When asked about helping out Taylor, Mike Tomlin told FOX at the half that "We'll keep doing exactly what we're doing, but we'll do it better." That type of stubbornness to adjust the plan is the core problem with this Pittsburgh team, but on this day, it seemingly worked out in their favor. I have not watched the All-22 yet, but it did appear Taylor continued to receive little-to-no help in covering Johnson. Instead, the flow of the game and some pass rush dictated throws to other receivers while Detroit also worked on the run.
Detroit was effectively using the run on a drive that extended into the fourth quarter. On a third-and-5, Stafford threw to Johnson in the end zone, but Ryan Clark provided safety help on an incompletion. Detroit sent out the field-goal unit in a 27-23 game with 12:56 left, but it was a fake as the Lions apparently saw something they liked on film. Rookie punter Sam Martin was the holder and took the direct snap, but he fumbled on contact after gaining three yards.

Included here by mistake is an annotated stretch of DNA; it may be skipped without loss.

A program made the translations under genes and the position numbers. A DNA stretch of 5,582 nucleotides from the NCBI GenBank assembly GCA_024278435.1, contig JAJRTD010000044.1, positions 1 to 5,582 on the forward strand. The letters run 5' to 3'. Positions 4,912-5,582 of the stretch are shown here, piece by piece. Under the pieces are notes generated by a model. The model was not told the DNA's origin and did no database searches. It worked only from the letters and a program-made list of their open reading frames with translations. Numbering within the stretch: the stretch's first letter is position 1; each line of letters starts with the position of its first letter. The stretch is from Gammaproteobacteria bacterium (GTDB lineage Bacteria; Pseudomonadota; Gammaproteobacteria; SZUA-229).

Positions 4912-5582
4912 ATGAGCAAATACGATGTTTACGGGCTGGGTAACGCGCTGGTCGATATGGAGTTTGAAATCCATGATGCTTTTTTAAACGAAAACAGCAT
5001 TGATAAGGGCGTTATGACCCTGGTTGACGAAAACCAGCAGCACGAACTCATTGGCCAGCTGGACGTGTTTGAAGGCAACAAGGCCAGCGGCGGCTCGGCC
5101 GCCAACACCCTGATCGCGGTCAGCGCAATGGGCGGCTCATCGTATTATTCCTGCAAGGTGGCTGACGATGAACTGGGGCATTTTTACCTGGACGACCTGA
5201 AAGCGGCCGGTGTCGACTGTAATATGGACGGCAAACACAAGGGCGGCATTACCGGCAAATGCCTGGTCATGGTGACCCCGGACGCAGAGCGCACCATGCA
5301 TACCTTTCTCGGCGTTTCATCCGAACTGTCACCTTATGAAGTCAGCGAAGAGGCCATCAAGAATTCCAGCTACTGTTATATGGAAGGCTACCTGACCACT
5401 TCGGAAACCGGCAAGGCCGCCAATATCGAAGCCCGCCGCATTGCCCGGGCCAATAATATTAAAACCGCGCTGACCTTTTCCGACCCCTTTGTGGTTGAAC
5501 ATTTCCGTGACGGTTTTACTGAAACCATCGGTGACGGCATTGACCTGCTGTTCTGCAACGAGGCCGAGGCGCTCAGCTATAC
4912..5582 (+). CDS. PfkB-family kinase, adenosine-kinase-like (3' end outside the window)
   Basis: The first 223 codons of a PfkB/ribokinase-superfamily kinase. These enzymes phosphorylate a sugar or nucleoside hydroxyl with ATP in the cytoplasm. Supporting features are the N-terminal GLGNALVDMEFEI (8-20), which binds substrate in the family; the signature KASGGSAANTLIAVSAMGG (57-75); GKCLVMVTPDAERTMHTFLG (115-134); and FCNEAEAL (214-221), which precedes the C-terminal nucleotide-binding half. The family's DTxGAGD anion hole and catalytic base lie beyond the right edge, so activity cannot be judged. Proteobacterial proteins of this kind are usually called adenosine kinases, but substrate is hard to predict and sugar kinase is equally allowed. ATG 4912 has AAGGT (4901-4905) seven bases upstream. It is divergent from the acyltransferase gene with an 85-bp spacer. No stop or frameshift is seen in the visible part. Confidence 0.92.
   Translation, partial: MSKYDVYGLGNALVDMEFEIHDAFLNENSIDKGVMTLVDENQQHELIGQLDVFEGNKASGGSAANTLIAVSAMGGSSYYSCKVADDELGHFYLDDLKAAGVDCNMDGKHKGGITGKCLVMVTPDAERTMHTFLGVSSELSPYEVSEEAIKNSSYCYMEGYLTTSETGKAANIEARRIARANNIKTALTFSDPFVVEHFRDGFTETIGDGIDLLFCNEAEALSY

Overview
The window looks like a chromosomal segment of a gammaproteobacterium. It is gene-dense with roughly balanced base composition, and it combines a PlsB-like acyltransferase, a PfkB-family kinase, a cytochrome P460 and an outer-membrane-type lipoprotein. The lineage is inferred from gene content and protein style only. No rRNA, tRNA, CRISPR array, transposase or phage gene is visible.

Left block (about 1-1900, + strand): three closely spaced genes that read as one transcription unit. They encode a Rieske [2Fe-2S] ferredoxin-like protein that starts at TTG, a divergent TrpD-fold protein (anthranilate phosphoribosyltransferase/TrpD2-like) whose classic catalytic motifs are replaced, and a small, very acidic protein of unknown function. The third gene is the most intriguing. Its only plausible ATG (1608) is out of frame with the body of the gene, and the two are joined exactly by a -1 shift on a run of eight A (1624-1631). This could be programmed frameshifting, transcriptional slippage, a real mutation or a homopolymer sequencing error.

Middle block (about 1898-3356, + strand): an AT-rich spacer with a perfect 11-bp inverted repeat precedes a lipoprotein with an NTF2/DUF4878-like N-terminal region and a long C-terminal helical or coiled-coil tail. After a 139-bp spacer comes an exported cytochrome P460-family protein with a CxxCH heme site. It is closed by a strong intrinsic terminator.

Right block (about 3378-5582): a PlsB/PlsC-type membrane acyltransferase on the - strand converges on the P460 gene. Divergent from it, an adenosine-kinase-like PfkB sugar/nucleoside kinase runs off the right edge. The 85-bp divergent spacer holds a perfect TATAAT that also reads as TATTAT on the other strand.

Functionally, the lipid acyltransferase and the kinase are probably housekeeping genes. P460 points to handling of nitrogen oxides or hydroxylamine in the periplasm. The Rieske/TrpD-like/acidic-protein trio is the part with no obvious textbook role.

I do not love or hate the play design, but following what Jim Schwartz didn't do last week in Chicago, I hate that he thought this was the advantageous situation to get a little greedy. In Chicago, Schwartz had a 20-13 lead with 2:22 left and kicked the extra point instead of trying the two-point conversion to all but seal things at 22-13. That's a mistake with little risk involved. Leading by seven is still a good position.
Here, we're talking about a lead of four versus seven versus 11 points. Obviously 11 would be nice, but there was nearly a whole quarter left and Ben Roethlisberger was having a strong game. Leading by seven on an easy field goal isn't a bad situation, but a failure to execute and keeping it at four points leaves you vulnerable to giving up the lead. That's a bigger risk than the opportunity Schwartz passed on last week. He says he wants to be aggressive, but I think he's picked the wrong spots in the last two games.